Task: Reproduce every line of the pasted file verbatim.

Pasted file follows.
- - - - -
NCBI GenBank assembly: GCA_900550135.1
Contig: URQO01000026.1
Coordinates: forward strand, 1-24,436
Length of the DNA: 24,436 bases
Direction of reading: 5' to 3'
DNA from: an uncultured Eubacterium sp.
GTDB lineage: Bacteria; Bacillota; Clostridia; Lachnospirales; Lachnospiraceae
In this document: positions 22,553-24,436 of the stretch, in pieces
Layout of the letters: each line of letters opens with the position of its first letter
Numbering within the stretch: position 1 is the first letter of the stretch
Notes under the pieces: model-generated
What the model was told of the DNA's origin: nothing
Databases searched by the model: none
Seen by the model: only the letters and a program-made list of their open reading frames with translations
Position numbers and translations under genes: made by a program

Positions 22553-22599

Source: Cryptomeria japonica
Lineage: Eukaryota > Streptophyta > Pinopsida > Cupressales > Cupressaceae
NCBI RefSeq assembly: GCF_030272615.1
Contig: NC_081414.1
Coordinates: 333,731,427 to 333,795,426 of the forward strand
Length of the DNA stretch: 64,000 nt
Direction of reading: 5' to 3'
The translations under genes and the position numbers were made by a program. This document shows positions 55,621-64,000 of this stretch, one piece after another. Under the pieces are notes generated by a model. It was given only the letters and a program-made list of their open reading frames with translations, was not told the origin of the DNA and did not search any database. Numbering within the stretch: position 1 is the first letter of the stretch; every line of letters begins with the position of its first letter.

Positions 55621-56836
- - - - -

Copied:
NCBI GenBank assembly: GCA_900550135.1
Contig: URQO01000026.1
Coordinates: forward strand, 1-24,436
Length of the DNA: 24,436 bases
Direction of reading: 5' to 3'
DNA from: an uncultured Eubacterium sp.
GTDB lineage: Bacteria; Bacillota; Clostridia; Lachnospirales; Lachnospiraceae
In this document: positions 22,553-24,436 of the stretch, in pieces
Layout of the letters: each line of letters opens with the position of its first letter
Numbering within the stretch: position 1 is the first letter of the stretch
Notes under the pieces: model-generated
What the model was told of the DNA's origin: nothing
Databases searched by the model: none
Seen by the model: only the letters and a program-made list of their open reading frames with translations
Position numbers and translations under genes: made by a program

Positions 22553-22599

Source: Cryptomeria japonica
Lineage: Eukaryota > Streptophyta > Pinopsida > Cupressales > Cupressaceae
NCBI RefSeq assembly: GCF_030272615.1
Contig: NC_081414.1
Coordinates: 333,731,427 to 333,795,426 of the forward strand
Length of the DNA stretch: 64,000 nt
Direction of reading: 5' to 3'
The translations under genes and the position numbers were made by a program. This document shows positions 55,621-64,000 of this stretch, one piece after another. Under the pieces are notes generated by a model. It was given only the letters and a program-made list of their open reading frames with translations, was not told the origin of the DNA and did not search any database. Numbering within the stretch: position 1 is the first letter of the stretch; every line of letters begins with the position of its first letter.

Positions 55621-56836